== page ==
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How can a Jewish cemetery permit the burial of cremated ashes on sacred ground?

By

Rabbi Goldwasser

Rabbi Jeffrey Wolfson Goldwasser

Question: How can a Jewish cemetery permit the burial of cremated ashes on sacred ground?

Dear Rabbi,
My father (a Reform Jew) wishes to be cremated and buried next to my mother. The Jewish cemetery says the cremated ashes can be buried next to my mother as long as there is a permit in place. I personally find cremation offensive, especially after the Holocaust. If my dad wants to be cremated that is his choice, however I would like to know how a Jewish cemetery can "sign on" to having cremated bodies placed in the ground. If Jewish Law says a Jew should not be cremated, then shouldn't a Jewish cemetery have a policy against placing cremated remains in sacred burial ground?
Thank you,
Carol

Answer: Dear Carol,

Thank you for your question about cremation in Jewish tradition. Your question concerns your father who has requested that he be cremated and buried next to your mother. You are concerned about a cemetery permitting such an arrangement because of the disapproval of cremation in Jewish tradition.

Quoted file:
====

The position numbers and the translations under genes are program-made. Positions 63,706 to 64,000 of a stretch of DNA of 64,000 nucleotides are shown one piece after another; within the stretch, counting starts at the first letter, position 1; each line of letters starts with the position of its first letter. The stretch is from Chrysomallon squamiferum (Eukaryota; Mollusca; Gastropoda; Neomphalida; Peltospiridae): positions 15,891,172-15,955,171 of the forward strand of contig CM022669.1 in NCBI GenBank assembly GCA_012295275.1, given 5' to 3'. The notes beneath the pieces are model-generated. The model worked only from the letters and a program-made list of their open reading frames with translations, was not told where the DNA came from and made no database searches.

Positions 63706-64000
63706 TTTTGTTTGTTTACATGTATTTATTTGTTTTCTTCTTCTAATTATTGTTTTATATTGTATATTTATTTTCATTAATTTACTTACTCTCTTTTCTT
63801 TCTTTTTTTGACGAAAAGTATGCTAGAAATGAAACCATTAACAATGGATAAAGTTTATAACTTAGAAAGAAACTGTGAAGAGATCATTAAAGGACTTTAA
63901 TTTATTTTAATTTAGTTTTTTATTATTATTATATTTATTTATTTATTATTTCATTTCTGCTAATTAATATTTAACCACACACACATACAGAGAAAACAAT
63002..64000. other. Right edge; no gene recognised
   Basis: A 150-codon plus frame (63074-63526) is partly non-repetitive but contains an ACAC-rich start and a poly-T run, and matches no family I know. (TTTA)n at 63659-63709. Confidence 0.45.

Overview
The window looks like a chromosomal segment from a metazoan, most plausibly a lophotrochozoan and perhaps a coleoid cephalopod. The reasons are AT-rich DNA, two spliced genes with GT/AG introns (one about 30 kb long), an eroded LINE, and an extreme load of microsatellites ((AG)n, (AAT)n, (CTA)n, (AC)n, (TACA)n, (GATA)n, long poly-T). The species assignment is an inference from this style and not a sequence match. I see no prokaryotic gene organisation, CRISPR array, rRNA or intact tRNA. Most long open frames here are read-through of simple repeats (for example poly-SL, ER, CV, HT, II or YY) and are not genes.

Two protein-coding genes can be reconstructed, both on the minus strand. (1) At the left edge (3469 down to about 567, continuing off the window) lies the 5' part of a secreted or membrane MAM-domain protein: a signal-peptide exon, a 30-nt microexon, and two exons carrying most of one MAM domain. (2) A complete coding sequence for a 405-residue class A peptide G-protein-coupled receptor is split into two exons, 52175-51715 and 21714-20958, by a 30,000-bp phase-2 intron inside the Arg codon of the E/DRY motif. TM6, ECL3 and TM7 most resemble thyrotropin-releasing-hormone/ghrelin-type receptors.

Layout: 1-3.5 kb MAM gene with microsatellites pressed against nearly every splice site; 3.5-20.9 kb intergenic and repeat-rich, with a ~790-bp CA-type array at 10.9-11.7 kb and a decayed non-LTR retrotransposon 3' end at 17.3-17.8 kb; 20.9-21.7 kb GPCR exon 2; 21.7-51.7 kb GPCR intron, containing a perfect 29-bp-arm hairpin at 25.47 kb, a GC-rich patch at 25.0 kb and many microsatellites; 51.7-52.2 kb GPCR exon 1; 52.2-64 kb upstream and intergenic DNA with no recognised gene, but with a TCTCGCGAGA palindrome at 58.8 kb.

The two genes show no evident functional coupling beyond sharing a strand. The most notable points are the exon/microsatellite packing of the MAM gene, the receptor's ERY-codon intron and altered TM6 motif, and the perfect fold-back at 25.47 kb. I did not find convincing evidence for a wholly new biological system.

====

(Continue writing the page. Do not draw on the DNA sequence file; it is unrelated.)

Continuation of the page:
Jewish law takes a very strong position on the importance of honoring the dead. Any action that brings shame or desecration upon the dead is forbidden in Jewish law. Also, Jewish law requires the timely burial of the dead in the earth. Both of these laws are interpreted against the practice of cremation.

As you mentioned in your letter, the Jewish position against cremation has taken an added dimension since the experience of the Holocaust. The burning of Jewish bodies, for many, has strongly disturbing resonances for many of today's Jews.

There is a difference of opinion, however, concerning the burial of ashes remaining from cremation. Many, but not all, traditional authorities do forbid the burial of ashes in a Jewish cemetery because it encourages the practice of cremation. Some traditional authorities, however, do permit internment of ashes because to deny burial would itself be a violation of the command to bury.

The Conservative Movement has ruled that cremation is not permitted. However, after the fact of cremation, the Conservative Movement does permit burial in a Jewish cemetery without the officiation of a rabbi.

The Reform Movement has a stated position that rabbis should not refuse to officiate at the burial of the ashes of a Jew in a Jewish cemetery. The Movement maintains a position of discouraging cremation.

I hope this is helpful to you.

Best wishes,
Rabbi Jeffrey W. Goldwasser

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